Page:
News People Have Your Say Local First-time voter Jezza Vivian Time for an election 'youthquake', says first-time voter Jezza 19 September 2019 Voting papers are about to arrive in mailboxes, and one New Plymouth teen is mad keen to show she cares about the District’s future and cast her vote. New Plymouth Girls’ High School student Jezza Vivian says it’s crucial young people turn out and vote in the 2019 local body elections and has already picked out her favourite candidates. She told NPDC she’ll be encouraging her friends to vote as ‘not voting is the one way to guarantee your voice will not be heard’. We caught up with this empowered teen to find out more about why she’s such an enthusiastic young voter. Why are you voting in the NPDC elections? I am voting as I want a say in electing who I believe represents my values. It’s up to me to choose who I think is most appropriate to express my voice on our local council. This is your first time as a voter, what does that mean to you? It means a lot. As a first-time voter, I am so excited to have my votes and opinions finally count! Voter turnout in the New Plymouth District is sitting at about 47%. How do we get more young people to take part? I believe the key to encouraging youth to vote is educating them on why their vote matters and exposing them to the candidates in a way in which they relate to — maybe holding enrolment workshops at high schools? Why should young people vote? Voting is a way youth can have their say. We are the ones growing up in today’s society, and we’ve had no say for 18 years. Now is finally our chance to try and change the things we don’t agree with. We cannot let this opportunity pass. What are the key issues facing our district? The biggest issue facing our district is the issue that faces our planet: the climate crisis. The Mayor and councillors make big decisions about our future which touch our everyday lives. How do you think NPDC can get young people more involved with that decision-making process? I think a brilliant way to get youth more involved is to have a youth council and have a representative of the youth council actively involved in decision-making processes within the NPDC. We’re using STV for the first time, have you picked your candidates yet? I have a pretty good idea of who I’m going to be putting on my STV voting paper however I am still unsure on the order. What’s your message to the new elected members? Stick to your values. People have voted for you based on these, so be their voice and represent them. You’re in your final year at school, what’s next for you? As I am currently in my final year of high school, next year I am hoping to expand on Voices of the Future. Voices of the Future is a platform that aims to provide rangatahi with opportunities to have their voices heard as well as to educate and facilitate intergenerational discussion. VotF was co-founded by myself and fellow year 13 student Nikita Taiapa. Key election dates: 20-26 September Voting documents arrive via post. 20 September Postal voting opens or you can drop your vote into a Ballot Box at one of NPDC’s facilities: Civic Centre Liardet Street, the Bell Block, Inglewood and Waitara Library and Service Centres, Puke Ariki (Library and Museum), Ōākura Library, Mobile Library, Todd Energy Aquatic Centre, Govett-Brewster Art Gallery, TSB Showplace, TSB Stadium. October 2 Recommended last day to post votes. Or drop your voting papers into any NPDC facility (see above). October 5 National Vote Day. Drop your vote at one of the following locations between 9am-3pm: Civic Centre, Liardet Street (drive-thru), the Bell Block, Inglewood and Waitara Library and Service Centres, Puke Ariki (Library and Museum), Todd Energy Aquatic Centre, Govett-Brewster Art Gallery, TSB Showplace, New World Merrilands, Countdown Spotswood, Pak n’ Save, 4 Squares in Urenui, Okato and Ōākura, Bell Block Warehouse, Huatoki Plaza. October 6 - 11 Last chance to drop your vote into one of NPDC’s facilities. Noon, 11 October Ballot Boxes close at Puke Ariki (Museum and Library), Ōākura Library, Mobile Library, Todd Energy Aquatic Centre, Govett-Brewster Art Gallery, TSB Showplace, TSB Stadium. Noon, 11 October – Noon 12 October Last chance to vote. NPDC Civic Centre, Liardet Street, and the Bell Block, Inglewood and Waitara Library and Service Centres, taking final votes. Noon, 13 October Preliminary results announced.
News Lifestyle TSB Stadium Sky Sport Breakers Sky Sport Breakers return to TSB Stadium in January 16 September 2019 The Sky Sport Breakers will be looking for another slam-dunk performance at NPDC’s TSB Stadium when they take on the Sydney Kings in January next year. After last year’s sell-out, the team heads back to New Plymouth on Friday, 17 January, for what promises to be a great family night out. Tickets are set to go on sale early next month for the NBL game, which is coming to the region, supported by NPDC’s Major Events Fund, Venture Taranaki and the TSB Community Trust. NPDC Chief Executive Craig Stevenson says the atmosphere was electric at January’s clash when the Breakers beat the Cairns Taipans and he hailed the hard work of the NPDC team for bringing another high quality sports event to the district. “Bringing top sports games to our region is part of our blueprint for Building a Lifestyle Capital and I’m delighted that the Breakers are heading back to the TSB Stadium,” says Mr Stevenson. “We’re hoping for another sell-out in January and I can’t wait to cheer them on. Coming hot on the heels of the announcement that Ben Harper will play the TSB Bowl of Brooklands and some sneak peeks of the amazing features at this year’s TSB Festival of Lights, it’s going to be another awesome summer in our district.” Sky Sport Breakers CEO Matt Walsh said it was a great experience coming to Taranaki earlier this year and they were delighted to be returning. “The support we got from Taranaki basketball fans in January was awesome. It’s going to be another big night on 17 January and we’re looking forward to bringing NBL back to the TSB Stadium.” Tickets are expected to go on sale in October, and options are expected to include courtside, premier and standard tickets as well as corporate packages.  The Sky Sport Breakers will be involved with some community events where fans will get the chance to meet the team and shoot a few hoops. Details will be revealed closer to the game.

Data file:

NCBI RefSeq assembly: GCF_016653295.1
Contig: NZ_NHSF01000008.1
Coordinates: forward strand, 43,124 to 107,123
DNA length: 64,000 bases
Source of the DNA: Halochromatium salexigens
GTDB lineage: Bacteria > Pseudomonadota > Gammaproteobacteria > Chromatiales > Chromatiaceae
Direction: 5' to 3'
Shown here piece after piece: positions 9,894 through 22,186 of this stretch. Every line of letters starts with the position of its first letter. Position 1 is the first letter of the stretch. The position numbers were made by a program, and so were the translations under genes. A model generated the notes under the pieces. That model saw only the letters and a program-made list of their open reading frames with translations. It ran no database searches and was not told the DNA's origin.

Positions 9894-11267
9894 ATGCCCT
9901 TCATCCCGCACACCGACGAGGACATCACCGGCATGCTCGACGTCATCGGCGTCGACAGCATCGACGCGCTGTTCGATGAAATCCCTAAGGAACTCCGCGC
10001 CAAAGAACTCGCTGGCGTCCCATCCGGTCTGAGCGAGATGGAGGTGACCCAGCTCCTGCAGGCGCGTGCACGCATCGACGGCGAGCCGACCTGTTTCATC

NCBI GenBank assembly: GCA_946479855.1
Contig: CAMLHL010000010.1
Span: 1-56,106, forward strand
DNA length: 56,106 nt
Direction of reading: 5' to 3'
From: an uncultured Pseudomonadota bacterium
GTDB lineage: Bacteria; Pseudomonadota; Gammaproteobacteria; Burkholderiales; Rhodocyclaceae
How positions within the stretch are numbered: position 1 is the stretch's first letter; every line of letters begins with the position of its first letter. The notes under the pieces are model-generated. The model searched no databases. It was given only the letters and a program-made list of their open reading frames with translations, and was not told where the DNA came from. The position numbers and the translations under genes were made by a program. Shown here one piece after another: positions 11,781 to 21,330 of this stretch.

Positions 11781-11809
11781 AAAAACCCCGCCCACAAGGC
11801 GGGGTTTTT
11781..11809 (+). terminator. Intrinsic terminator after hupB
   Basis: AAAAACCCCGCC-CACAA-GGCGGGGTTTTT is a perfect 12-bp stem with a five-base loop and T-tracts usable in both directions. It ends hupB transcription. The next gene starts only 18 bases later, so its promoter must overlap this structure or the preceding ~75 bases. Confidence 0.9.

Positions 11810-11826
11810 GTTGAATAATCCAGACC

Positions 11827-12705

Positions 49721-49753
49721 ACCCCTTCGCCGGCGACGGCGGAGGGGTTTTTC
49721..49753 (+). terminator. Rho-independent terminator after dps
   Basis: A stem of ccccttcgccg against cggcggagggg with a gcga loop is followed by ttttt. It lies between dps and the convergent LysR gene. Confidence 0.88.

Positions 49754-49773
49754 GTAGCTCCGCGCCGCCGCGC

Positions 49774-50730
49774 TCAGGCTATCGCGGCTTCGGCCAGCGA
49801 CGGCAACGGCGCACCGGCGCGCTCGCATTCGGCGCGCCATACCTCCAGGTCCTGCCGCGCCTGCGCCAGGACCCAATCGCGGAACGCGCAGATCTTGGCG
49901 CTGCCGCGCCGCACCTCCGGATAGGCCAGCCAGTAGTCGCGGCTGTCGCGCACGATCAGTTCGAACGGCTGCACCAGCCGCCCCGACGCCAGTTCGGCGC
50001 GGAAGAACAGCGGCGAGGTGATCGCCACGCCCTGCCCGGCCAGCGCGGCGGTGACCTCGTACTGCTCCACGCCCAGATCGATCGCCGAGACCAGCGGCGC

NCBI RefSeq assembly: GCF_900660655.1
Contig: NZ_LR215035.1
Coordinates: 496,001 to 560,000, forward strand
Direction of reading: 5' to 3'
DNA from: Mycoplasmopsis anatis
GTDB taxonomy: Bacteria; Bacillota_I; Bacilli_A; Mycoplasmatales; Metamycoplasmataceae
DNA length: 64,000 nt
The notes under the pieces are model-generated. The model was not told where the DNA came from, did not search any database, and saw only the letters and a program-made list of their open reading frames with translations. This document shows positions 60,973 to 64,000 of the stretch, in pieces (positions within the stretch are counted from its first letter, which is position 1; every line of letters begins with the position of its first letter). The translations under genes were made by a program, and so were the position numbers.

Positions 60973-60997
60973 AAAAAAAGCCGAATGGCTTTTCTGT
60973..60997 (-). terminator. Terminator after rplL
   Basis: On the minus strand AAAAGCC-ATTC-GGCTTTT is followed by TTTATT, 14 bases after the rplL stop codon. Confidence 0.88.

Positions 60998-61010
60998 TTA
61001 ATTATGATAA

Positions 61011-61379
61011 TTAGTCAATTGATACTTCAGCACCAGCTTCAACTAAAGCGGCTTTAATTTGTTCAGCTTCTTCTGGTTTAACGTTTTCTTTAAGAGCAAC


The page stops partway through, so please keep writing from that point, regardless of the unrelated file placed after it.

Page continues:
News Local Sorcha Wolnik Irish expat expert ranks STV voting Number 1 13 September 2019 As the race for New Plymouth’s Mayor, Councillors and Community Board members heats up, an Irish expat says voters will find Single Transferrable Vote, or STV, as easy to use as 1, 2, 3. Ireland has used the STV voting system in general elections since 1922 and Sorcha Kearney Wolnik, a midwife who moved to New Plymouth in 2013 with her partner and their three children, says it’s regarded by everyone as normal and much fairer than the old ‘first past the post’ system. Voter turnout in local body elections is dropping around New Zealand and the New Plymouth District currently sits at about 47%. Elected members – Mayor, Councillors and Community Board Members - make big decisions that touch our everyday lives and NPDC manages assets of about $3.3 billion and has an annual operating budget of about $155 million. NPDC will use the STV for the first time this year but voters should be familiar with the system as it has been used in District Health Board (DHB) elections for years. Essentially voters rank their candidates and use numbers instead of ticks to cast their votes. Number 1 goes to the favourite candidate and so on. Voters can rank as few or as many candidates as they wish. The new process aims to get a fairer mix of Elected Members around the NPDC governance table and Sorcha hailed STV for empowering voters. “I’ve voted in several general elections back in Ireland and I can wholeheartedly recommend STV,” says Sorcha.  “It is definitely a more inclusive system.” Sorcha, who recently co-founded Girls’ Minds Matter, a community-based initiative promoting mental wellbeing for young women and teens, says she remembers going to the polling station as a young girl with her mum and dad so understanding STV started with watching them numbering the candidates in the polling booth.  “When we think of elections, it’s always about who’s getting your number one and who else will get your votes. It allows for a great discussion without feeling like you have to pick one candidate out of everyone.” How to vote – Single Transferable Vote (STV) Many people will have used it before and the DHB has been using it for years. You use numbers to rank, rather than ticks, to cast your vote. You rank your favourite candidates in preferred order, eg 1, 2, 3. Number one is your first choice and so on. You can rank as many or as few candidates as you like. If you want to know more go to newplymouthnz.com/STV. Key election dates: 20-26 September Voting documents arrive via post. 20 September Postal voting opens or you can drop your vote into a Ballot Box at one of NPDC’s facilities: Civic Centre Liardet Street, the Bell Block, Inglewood and Waitara Library and Service Centres, Puke Ariki (Library and Museum), Ōākura Library, Mobile Library, Todd Energy Aquatic Centre, Govett-Brewster Art Gallery, TSB Showplace, TSB Stadium. October 2 Recommended last day to post votes. Or drop your voting papers into any NPDC facility (see above). October 5 National Vote Day. Drop your vote at one of the following locations between 9am-3pm: Civic Centre, Liardet Street (drive-thru), the Bell Block, Inglewood and Waitara Library and Service Centres, Puke Ariki (Library and Museum), Todd Energy Aquatic Centre, Govett-Brewster Art Gallery, TSB Showplace, New World Merrilands, Countdown Spotswood, Pak n’ Save, 4 Squares in Urenui, Okato and Ōākura, Bell Block Warehouse, Huatoki Plaza. October 6 - 11 Last chance to drop your vote into one of NPDC’s facilities. Noon, 11 October Ballot Boxes close at Puke Ariki (Museum and Library), Ōākura Library, Mobile Library, Todd Energy Aquatic Centre, Govett-Brewster Art Gallery, TSB Showplace, TSB Stadium. Noon, 11 October –  Noon 12 October Last chance to vote. NPDC Civic Centre, Liardet Street, and the Bell Block, Inglewood and Waitara Library and Service Centres, taking final votes.  Noon, 13 October Preliminary results announced.